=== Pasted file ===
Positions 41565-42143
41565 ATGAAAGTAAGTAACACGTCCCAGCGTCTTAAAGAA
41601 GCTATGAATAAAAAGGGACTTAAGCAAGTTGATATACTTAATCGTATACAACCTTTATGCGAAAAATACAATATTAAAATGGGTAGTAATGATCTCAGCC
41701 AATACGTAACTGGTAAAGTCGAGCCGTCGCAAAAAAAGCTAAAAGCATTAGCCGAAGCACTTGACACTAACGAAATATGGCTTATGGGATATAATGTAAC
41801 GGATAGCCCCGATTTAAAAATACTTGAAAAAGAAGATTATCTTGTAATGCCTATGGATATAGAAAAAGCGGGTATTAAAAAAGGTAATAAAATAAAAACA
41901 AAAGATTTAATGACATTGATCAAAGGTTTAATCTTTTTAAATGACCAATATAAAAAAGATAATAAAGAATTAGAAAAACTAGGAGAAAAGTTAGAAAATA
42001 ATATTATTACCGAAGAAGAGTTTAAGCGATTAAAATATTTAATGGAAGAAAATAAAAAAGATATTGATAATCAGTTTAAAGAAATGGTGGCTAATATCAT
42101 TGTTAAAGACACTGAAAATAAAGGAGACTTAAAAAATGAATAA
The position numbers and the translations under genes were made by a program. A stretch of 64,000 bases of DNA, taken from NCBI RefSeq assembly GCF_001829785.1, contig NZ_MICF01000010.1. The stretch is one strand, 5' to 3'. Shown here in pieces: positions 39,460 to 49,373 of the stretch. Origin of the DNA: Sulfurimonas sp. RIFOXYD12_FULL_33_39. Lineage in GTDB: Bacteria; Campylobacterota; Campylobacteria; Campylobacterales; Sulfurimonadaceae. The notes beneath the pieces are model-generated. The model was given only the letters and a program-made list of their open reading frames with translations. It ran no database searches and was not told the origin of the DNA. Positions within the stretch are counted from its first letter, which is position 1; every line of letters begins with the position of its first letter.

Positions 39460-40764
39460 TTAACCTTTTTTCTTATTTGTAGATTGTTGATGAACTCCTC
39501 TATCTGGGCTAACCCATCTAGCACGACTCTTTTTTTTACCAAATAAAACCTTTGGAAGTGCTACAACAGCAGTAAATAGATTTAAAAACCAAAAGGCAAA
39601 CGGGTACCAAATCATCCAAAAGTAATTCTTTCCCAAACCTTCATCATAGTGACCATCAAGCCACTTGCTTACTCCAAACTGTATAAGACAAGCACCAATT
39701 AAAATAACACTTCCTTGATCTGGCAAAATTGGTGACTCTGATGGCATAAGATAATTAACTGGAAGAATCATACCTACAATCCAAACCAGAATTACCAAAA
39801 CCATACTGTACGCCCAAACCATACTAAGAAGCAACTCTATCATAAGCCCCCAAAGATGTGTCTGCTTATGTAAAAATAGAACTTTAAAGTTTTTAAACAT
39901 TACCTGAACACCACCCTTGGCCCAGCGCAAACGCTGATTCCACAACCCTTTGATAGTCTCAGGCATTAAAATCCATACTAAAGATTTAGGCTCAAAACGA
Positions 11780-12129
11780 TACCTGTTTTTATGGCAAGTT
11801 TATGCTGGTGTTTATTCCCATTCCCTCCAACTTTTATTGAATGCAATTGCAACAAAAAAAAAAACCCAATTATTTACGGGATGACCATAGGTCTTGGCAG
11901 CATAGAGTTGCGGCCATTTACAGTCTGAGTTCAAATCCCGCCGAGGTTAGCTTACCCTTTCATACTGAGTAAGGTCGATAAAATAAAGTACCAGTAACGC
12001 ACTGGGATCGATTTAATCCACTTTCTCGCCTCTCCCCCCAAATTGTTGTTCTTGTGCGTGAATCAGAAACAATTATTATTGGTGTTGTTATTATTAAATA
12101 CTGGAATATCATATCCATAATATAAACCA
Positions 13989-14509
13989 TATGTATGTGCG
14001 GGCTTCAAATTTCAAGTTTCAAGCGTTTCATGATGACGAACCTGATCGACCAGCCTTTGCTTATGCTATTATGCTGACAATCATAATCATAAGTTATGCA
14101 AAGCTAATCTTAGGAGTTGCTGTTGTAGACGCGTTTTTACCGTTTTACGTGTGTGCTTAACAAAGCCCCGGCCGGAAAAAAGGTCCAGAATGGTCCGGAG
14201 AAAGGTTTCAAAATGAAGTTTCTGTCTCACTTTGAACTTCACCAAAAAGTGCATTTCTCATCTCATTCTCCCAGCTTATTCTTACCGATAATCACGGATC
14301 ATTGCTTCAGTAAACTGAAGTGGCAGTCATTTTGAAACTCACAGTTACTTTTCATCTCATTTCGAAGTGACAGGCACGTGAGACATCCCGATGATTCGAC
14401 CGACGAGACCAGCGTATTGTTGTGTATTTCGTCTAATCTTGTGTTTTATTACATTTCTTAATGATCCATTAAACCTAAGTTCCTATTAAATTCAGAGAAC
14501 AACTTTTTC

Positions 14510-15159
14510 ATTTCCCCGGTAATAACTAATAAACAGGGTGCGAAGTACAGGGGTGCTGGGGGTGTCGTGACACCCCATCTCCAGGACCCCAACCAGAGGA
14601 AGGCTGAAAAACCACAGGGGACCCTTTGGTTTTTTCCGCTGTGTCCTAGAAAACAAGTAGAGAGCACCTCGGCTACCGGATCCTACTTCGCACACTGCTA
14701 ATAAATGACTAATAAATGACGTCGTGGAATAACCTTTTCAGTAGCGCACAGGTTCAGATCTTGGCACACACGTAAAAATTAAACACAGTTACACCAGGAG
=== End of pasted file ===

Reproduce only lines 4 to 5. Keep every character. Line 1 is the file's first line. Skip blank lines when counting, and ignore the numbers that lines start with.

41701 AATACGTAACTGGTAAAGTCGAGCCGTCGCAAAAAAAGCTAAAAGCATTAGCCGAAGCACTTGACACTAACGAAATATGGCTTATGGGATATAATGTAAC
41801 GGATAGCCCCGATTTAAAAATACTTGAAAAAGAAGATTATCTTGTAATGCCTATGGATATAGAAAAAGCGGGTATTAAAAAAGGTAATAAAATAAAAACA